The Zachman framework is an ontology, which is simply a set of detailed directions of how everything is connected.
The categories of this framework take various perspectives across the company. It asks five questions of each:
The perspectives are organized in a top-down. format It starts with the C-level executive’s perspective, trickles down to the perspectives of management, the enterprise architect, engineers, individual contributors, and finally the end user.
The Zachman framework is a lightweight model because it can be applied to many types of businesses. However, this framework is more descriptive and less prescriptive.
The TOGAF model, although another metamodel, is more prescriptive in nature.
The core of TOGAF is the Architectural Development Method (ADM). The ADM provides a framework for the architect development cycle.
While it may look complicated, it all boils down to organized teamwork: understanding a common goal, communicating changes, and working together across teams.
TOGAF argues for an “Enterprise Continuum.” This includes internal and external assets like models, descriptions, and patterns that help inform your enterprise architecture. By considering a variety of solutions, you may be able to reuse or iterate on past work, saving time and money.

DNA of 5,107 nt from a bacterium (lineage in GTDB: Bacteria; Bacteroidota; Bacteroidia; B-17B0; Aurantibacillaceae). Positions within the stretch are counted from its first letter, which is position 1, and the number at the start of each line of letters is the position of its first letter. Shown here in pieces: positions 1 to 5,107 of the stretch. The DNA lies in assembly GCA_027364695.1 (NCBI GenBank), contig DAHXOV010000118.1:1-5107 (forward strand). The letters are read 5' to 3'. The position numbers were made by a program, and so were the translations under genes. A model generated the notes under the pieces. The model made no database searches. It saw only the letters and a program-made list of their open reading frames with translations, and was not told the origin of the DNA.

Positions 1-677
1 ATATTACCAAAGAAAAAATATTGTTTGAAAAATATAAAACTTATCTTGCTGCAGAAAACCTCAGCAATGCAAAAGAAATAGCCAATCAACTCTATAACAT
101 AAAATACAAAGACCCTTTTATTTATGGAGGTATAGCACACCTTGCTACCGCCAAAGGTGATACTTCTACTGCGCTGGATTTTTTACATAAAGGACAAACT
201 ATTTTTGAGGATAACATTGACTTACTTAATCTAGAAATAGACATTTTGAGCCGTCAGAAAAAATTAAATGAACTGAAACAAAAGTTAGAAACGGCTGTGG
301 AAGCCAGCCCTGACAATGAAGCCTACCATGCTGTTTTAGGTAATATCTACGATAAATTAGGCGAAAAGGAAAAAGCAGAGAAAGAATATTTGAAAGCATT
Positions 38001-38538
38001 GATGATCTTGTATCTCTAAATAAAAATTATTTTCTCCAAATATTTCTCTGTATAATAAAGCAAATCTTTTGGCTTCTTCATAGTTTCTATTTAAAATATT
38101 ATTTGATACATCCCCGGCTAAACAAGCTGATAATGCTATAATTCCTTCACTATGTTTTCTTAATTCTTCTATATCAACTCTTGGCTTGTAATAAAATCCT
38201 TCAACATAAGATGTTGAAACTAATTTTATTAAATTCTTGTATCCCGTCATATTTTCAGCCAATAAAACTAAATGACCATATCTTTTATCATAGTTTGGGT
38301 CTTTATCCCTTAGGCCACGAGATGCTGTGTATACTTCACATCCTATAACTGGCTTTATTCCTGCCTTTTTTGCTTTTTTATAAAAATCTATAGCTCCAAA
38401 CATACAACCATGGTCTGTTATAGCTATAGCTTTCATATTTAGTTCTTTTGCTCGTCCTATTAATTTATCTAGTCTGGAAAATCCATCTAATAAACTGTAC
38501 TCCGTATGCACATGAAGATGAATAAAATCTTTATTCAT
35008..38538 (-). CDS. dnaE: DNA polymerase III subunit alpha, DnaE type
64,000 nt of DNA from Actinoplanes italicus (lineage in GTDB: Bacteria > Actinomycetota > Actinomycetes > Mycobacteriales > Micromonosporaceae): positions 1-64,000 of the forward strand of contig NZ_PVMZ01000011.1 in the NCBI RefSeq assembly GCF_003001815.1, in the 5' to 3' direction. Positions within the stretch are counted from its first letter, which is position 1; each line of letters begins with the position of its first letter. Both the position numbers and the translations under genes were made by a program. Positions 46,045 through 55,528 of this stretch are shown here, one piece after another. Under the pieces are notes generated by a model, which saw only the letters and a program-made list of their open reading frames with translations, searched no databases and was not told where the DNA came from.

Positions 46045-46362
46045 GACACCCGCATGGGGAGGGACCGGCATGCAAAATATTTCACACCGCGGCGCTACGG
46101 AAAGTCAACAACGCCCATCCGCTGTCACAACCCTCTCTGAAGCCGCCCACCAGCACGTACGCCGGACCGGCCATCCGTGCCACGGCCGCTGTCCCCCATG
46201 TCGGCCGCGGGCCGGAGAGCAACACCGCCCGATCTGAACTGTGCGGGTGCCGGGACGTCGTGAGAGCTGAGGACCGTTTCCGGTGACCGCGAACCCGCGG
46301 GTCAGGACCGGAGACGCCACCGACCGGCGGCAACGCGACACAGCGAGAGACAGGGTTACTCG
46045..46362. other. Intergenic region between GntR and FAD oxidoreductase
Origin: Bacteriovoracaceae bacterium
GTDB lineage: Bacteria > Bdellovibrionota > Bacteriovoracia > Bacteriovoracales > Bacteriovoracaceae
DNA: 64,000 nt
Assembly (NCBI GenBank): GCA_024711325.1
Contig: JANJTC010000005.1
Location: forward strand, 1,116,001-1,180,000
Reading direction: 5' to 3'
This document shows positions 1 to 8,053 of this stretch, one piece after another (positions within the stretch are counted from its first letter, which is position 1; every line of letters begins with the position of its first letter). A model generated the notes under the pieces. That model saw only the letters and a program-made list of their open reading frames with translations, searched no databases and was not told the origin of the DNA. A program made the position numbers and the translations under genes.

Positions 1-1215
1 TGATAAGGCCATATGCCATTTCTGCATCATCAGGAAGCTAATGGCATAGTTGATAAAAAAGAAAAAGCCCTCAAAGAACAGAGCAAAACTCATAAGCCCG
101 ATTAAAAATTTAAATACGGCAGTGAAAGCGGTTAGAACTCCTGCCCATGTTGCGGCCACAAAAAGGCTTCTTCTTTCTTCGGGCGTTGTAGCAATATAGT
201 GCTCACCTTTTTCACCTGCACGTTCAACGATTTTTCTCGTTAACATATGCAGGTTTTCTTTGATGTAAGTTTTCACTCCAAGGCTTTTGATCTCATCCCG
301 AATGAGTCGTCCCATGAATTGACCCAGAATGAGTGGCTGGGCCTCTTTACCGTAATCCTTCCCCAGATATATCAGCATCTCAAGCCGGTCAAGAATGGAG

Simply put, it accounts for the changing business environment and provides guidance for managing evolving architecture.
Some of the other components of TOGAF include:
- Architecture vision
- Migration planning
- Implementation governance
- Architecture change management
This framework is comprehensive for nearly any business in any industry. Although the framework is prescriptive, it does not prescribe the number of iterations needed or the scope of each iteration.
What are Enterprise Architecture Domains?
Enterprise architecture guides your business, information, process, and technology decisions to execute a business strategy.
Just as an enterprise has multiple departments and domains, enterprise architecture itself can be broken down into domains.
Enterprise architects focus on each domain and how they relate to one another to deliver an organization’s strategy.
Types of Enterprise Architecture Domains
There are typically four architecture domains and they are often interconnected:
- Business Architecture
- Applications Architecture
- Information Architecture
- Technology Architecture
Each domain has its own specific protocols or practices. Let’s dive into each more in-depth.
Business architecture keeps the value chain connected, strong, and able to perform the task at hand. This means delivering value end-to-end in the most efficient way.
A business architect must create a blueprint of the enterprise. This helps provide a common understanding of business goals and align strategies to deliver the intended outcome. One of the most important aspects of business architecture is “a common understanding.”
95% of employees do not fully understand the strategic vision of their company.03 One goal of business architecture is to ensure that all contributors know what they are building towards.